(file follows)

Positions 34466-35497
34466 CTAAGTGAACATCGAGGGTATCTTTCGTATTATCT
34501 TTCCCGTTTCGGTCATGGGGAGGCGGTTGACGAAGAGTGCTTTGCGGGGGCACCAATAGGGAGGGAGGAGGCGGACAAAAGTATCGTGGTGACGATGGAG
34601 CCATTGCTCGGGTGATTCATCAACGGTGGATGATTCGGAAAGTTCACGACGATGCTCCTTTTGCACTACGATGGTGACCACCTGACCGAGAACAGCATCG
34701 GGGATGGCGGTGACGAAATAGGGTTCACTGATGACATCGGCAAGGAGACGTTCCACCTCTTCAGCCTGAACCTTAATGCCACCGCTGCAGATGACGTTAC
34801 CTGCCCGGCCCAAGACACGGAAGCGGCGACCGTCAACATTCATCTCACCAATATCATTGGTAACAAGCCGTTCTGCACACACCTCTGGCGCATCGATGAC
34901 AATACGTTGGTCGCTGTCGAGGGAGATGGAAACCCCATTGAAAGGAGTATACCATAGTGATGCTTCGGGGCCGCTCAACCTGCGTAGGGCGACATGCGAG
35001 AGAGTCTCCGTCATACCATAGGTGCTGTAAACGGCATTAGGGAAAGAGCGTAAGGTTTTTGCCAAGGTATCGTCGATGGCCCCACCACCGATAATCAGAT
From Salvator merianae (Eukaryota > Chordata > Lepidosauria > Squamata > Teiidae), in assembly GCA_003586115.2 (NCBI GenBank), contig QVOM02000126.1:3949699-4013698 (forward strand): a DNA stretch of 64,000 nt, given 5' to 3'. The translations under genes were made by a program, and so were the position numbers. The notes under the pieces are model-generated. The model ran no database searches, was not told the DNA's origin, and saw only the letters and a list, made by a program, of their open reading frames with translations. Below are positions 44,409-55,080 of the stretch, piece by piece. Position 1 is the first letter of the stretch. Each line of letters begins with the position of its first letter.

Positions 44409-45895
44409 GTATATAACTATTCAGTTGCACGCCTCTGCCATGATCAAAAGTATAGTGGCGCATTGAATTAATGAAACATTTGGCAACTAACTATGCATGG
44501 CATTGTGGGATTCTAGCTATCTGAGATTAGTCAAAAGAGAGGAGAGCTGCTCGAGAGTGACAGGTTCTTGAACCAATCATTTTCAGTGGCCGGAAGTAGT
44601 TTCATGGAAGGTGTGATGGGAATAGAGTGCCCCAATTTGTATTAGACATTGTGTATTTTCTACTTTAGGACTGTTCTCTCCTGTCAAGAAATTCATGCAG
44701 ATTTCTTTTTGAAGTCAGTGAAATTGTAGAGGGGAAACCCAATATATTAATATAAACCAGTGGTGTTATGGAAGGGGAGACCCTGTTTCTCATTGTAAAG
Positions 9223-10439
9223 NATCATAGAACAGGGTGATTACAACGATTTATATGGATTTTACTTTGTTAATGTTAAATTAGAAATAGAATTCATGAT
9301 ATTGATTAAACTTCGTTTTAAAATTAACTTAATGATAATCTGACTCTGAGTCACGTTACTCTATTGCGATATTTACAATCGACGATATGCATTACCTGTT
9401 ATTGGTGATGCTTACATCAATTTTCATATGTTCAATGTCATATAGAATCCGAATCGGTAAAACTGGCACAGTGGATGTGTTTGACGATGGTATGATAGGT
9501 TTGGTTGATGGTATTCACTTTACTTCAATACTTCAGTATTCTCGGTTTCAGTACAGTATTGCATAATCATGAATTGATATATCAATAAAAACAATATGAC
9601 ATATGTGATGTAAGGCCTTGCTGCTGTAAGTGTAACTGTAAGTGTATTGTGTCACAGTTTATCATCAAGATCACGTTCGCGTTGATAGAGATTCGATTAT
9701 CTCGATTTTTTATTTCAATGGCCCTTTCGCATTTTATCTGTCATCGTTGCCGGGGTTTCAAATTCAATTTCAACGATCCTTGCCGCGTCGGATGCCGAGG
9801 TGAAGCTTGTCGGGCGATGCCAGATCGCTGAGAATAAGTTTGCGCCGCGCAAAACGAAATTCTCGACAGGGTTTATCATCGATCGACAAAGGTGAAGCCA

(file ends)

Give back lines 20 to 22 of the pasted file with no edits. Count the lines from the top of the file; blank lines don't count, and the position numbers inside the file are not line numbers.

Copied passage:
9601 ATATGTGATGTAAGGCCTTGCTGCTGTAAGTGTAACTGTAAGTGTATTGTGTCACAGTTTATCATCAAGATCACGTTCGCGTTGATAGAGATTCGATTAT
9701 CTCGATTTTTTATTTCAATGGCCCTTTCGCATTTTATCTGTCATCGTTGCCGGGGTTTCAAATTCAATTTCAACGATCCTTGCCGCGTCGGATGCCGAGG
9801 TGAAGCTTGTCGGGCGATGCCAGATCGCTGAGAATAAGTTTGCGCCGCGCAAAACGAAATTCTCGACAGGGTTTATCATCGATCGACAAAGGTGAAGCCA